The Role of U.S. Nuclear Power in the 21st Century
This policy paper on the role of U.S. nuclear power in the 21st century is co-authored by me and my colleagues, Josh Darnell and Josh Massey, both of whom are with the University of Georgia’s Center for International Trade and Security. It’s due out in the December issue of The Electricity Journal. Here’s a link to the In-Press version. What follows in this blog post is a summary of our conclusions and policy recommendations.
In the paper, we propose one broad question:
“Should the U.S. nuclear power sector be left to market forces alone to dictate the fate of nuclear energy in the U.S., or is the U.S. nuclear power sector of such vital national interest that the U.S. should develop a comprehensive and strategic nuclear policy that ensures a robust civilian nuclear power enterprise?”
Our contention is that a strategic nuclear power policy is a national security imperative. We base this on the original principles of nuclear power policy makers who comprehended the reality that nuclear energy is not merely another energy commodity, such as coal, natural gas, solar and wind. Rather, these policymakers recognized that nuclear energy is a fundamentally different energy resource with implications that extend far beyond the geographic borders of the U.S. and are capable of reshaping the geopolitical contours of the world order. As such, we contend in the paper that U.S. policymakers must develop a strategic U.S. policy for nuclear science, engineering and technology that:
- Acknowledges the U.S. civilian nuclear power sector as a vital national security interest whose future should be governed by U.S. policy and not by market forces alone;
- Leverages market forces and competition as a means for developing the most advanced and cost-efficient nuclear technologies;
- Maintains and extends (where feasible) the life span of the current U.S. nuclear fleet;
- Establishes a robust, politically-resilient public-private partnership that can be sustained across election cycles in order to stand up a long-term nuclear research and development program around advanced light-water reactors, small modular reactors, fast reactors, molten salt reactors, fuel reprocessing and advanced fuels such as thorium and high-assay low-enriched uranium; and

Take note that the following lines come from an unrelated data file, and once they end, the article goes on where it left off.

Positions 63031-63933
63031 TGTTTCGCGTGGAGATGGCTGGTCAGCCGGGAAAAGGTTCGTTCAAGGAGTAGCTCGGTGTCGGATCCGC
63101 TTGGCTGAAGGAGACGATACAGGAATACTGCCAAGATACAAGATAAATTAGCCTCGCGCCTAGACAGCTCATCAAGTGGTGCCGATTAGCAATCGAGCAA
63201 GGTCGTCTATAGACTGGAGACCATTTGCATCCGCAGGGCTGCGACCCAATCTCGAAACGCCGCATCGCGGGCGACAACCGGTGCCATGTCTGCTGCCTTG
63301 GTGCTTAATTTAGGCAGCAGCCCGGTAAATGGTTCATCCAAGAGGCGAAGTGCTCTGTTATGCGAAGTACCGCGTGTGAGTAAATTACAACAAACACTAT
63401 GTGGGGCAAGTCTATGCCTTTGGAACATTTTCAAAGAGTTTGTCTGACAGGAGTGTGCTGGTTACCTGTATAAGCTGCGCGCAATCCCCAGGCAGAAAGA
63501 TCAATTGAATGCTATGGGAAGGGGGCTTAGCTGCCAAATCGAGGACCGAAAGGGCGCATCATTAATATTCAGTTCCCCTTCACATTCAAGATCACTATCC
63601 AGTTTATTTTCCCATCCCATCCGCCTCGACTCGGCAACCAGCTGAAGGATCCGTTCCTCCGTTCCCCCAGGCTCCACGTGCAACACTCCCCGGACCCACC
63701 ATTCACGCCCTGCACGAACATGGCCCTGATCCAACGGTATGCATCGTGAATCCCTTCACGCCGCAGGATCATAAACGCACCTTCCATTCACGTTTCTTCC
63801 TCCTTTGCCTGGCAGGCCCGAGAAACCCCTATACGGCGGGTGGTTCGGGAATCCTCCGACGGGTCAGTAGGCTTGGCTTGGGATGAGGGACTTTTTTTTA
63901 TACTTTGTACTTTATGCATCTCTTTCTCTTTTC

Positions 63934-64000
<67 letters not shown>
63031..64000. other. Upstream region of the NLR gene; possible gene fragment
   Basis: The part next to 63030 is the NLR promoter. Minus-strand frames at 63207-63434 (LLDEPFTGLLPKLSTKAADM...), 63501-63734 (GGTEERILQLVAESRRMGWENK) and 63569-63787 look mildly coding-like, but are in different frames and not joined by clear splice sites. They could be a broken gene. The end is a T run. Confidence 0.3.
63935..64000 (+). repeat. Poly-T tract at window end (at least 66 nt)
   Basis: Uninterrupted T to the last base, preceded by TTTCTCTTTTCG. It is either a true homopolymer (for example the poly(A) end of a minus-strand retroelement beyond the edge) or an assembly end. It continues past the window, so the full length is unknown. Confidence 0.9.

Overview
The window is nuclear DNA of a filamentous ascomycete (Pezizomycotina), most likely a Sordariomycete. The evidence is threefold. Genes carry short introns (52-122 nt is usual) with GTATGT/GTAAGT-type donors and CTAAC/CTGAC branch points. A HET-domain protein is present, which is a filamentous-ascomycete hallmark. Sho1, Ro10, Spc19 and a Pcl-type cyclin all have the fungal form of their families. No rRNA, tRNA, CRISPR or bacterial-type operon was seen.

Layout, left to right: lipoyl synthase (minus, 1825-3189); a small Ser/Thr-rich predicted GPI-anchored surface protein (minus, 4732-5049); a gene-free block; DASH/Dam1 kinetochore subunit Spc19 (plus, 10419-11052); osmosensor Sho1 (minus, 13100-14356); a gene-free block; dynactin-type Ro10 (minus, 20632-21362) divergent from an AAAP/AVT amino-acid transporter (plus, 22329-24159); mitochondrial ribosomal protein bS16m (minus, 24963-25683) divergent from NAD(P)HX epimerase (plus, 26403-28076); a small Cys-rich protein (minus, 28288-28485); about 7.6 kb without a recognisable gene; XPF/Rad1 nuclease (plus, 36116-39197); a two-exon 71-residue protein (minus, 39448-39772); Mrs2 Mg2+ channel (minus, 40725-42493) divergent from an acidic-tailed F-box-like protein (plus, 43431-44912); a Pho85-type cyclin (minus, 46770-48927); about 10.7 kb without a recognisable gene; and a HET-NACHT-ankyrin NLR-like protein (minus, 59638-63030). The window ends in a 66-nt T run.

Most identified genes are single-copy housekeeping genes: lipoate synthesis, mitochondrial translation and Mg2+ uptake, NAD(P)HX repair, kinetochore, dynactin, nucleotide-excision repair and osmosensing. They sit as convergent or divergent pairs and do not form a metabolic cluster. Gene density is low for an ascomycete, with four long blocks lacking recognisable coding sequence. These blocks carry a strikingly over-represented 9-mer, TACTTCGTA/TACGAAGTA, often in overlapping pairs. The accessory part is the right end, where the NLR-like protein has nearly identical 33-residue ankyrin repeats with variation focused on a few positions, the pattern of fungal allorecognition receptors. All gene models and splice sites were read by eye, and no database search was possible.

- Seeks to re-establish U.S. competitiveness in international nuclear development partnerships as a means of responding to the challenge of Chinese and Russian state-owned nuclear enterprises.
In general, we contend that the U.S. nuclear power sector is of such vital national security interest that it is too strategic to be allowed to fail due to market forces alone (Gattie, 2018a). While competing nations such as China and Russia are standing up their own nuclear enterprises with strategic nuclear policies, the approach to nuclear power in the U.S. is largely transactional in nature and lacks a strategic purview. We further contend that markets are not policy and cannot substitute for policy as pertains to nuclear energy. We further contend that modern-day nuclear policy must embody original nuclear policy principles established in the 1940s and 1950s—principles that stipulated the U.S. would be engaged as global experts in the international control of the nuclear supply chain and that the U.S. would maintain a robust, world-class nuclear research and development program. Moreover, U.S. policy should be comprehensive such that it broadens nuclear research and development to include molten salt reactors, fast reactors, advanced fuels and technologies for closing the nuclear fuel cycle. To accomplish this, a public-private partnership should be developed as the means to establish a vibrant nuclear research and development enterprise, to respond to the global competition of China and Russia and to balance their geopolitical aspirations in Asia and the Middle East (Gattie, 2018b).
The history and legacy of U.S. leadership in nuclear power and nuclear power policy, a legacy that was earned and established in the 20th century, continues to be of vital U.S. interest today. As such, early policy principles should be understood and integrated into U.S. deliberations today. Otherwise, the stature and influence of the U.S. in the 21st century global cycle of nuclear science, engineering and technology won’t be what it was in the 20th century.